Payment Card Industry Data Security Standard (PCI DSS): Why is Compliance Critical?
The Payment Card Industry Data Security Standard (PCI DSS) is mandated by the major payment brands (MasterCard, Visa, Amex, JCB and Discover) for organisations that handle payment card data. The PCI DSS defines the minimum security controls needed to protect cardholder data. If you process, store, or transmit payment card data, you are required to comply with PCI DSS. Merchants that accept payment via debit or credit cards and service providers that process payment card data are required to comply with the standard.
Compliance with PCI DSS enables your organisation to meet its contractual obligations whilst protecting payment card data and reducing risks relating to fines and reputational damage.
Achieving PCI DSS compliance can be a challenging, confusing, and for some, expensive experience. Privasec can guide you through the process of understanding what to do and give you pragmatic choices about how to minimise compliance costs. Our PCI DSS Health Check is a high level assessment, led by a registered PCI Qualified Security Assessor (QSA).
Call us now to learn how we can help
AU: 1800 996 001, NZ: +64 9 222 4725, SG: +65 6631 8375.
Vulnerability Scanning vs Penetration Testing
Even some of the most accomplished IT professionals are not sure about the difference between a vulnerability scan and a penetration test. Here are three basic differences between the two terms:
1. A vulnerability scan detects and classifies system weaknesses in computers, networks and communications equipment. A penetration test on the other hand is the practice of testing a computer system, network or web application to identify insecure business processes, poor security settings, or other weaknesses that a hacker could exploit.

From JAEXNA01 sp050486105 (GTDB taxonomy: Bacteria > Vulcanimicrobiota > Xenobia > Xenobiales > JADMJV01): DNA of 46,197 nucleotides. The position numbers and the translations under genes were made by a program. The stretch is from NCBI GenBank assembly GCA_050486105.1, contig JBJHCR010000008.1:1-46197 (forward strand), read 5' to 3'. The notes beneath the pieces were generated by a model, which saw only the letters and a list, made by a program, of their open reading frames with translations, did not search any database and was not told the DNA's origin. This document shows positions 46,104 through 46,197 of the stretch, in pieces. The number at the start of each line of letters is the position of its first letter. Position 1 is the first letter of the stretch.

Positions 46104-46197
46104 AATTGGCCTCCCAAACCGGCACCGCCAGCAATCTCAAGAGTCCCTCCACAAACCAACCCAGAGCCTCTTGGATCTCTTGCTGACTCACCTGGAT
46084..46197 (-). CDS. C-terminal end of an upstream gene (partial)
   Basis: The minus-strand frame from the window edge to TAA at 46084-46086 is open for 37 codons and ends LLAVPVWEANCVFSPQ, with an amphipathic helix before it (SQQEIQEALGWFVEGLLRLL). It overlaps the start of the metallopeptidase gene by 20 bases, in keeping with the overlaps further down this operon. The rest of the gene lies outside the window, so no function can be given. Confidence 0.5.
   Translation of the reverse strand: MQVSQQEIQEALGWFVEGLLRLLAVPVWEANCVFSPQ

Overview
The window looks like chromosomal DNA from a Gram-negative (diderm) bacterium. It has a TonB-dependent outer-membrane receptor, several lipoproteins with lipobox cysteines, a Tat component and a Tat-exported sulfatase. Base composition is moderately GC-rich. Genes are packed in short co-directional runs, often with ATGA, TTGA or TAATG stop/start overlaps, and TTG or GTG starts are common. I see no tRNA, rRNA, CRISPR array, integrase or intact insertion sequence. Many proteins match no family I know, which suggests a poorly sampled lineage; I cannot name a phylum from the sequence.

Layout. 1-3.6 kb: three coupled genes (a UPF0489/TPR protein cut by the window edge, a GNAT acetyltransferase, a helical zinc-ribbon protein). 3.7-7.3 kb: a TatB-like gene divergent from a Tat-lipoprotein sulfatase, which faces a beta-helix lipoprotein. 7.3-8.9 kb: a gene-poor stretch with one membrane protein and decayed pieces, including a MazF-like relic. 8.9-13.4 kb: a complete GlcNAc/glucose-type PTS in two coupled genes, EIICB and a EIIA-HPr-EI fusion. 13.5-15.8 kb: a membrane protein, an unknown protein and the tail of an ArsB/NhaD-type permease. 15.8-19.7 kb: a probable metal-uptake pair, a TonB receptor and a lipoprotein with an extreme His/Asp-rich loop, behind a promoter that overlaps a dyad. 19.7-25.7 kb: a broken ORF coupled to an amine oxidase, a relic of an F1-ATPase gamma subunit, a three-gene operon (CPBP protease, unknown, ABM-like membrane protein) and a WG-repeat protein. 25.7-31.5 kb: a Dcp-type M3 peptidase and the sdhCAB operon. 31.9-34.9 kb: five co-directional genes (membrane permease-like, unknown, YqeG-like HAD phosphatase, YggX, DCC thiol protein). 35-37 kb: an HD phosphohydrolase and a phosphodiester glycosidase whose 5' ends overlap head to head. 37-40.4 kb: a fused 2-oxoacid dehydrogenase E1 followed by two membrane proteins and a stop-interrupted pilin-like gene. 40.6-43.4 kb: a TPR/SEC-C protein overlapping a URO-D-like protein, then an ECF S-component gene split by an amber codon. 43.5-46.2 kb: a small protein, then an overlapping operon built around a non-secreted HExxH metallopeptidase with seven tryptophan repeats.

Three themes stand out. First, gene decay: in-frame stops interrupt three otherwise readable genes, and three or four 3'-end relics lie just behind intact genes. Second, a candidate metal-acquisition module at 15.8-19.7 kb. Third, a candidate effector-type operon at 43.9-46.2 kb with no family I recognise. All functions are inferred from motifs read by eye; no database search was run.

2. While a vulnerability scan informs the stakeholders about the system vulnerabilities, a penetration test shows how these vulnerabilities could be exploited to cause harm to the organisation.
3. A vulnerability scan could be performed by an organisation's IT department using tools such as OpenVas and Nessus. A wide range of tools are available for use during a penetration testing but it’s the skill of an experienced pen-tester that is needed to identify ways in which vulnerabilities can be exploited.
Privasec's COO to speak at Australian Utility Week
Privasec’s COO, Karan Khosla has been invited to participate in the panel discussion at the Australian Utility Week, the leading digital utility expo in the Australasia region. The discussion will address emerging cloud business models for the utility sector and issues related to ensuring tactical agility for cybersecurity, product evolution and effective partner integration. Privasec’s Senior Security Consultant James Cristofaro will cover security implications of managing “Behind the Meter” devices in a hostile operating environment.
Come and say hello if you are attending the conference. Check out the event details here:
The Weakest Link
According to the OAIC (Office of the Australian Information Commissioner) report, 36% of all cyber-attacks in Australia are caused by human error, this is the phenomenon known as PEBKAC (Problem Exists Between Keyboard And Chair). Thus, employees are our greatest assets, and our weakest link by potentially falling victim cyber-attacks in various forms. They are also our first line of defence, hence continuous education, training and awareness are needed to remain vigilant against cyber-attacks.
According to an article by Smart Company (one of Australia's premier publication for growth businesses and entrepreneurs), 516,380 small businesses fell victim to cyber-crime last year. The first step in falling for a cyber-attack is believing that you won’t be attacked. Prevention starts with educating your employees about some of the most common types of cyber-attacks such as Spear Phishing and how they can be countered.
Spear Phishing attacks differ from other phishing attacks in that they target a victim to extract information. The messages are tailored to the victim and thus increasing the chances of fooling the recipient. The first step to prevent spear phishing is to minimise exchange of confidential information via email and to avoid posting too much personal information online.
Give us a call at 1800 996 001 and talk to our highly experienced security consultants to discuss your company’s cybersecurity priorities and discover how we can help.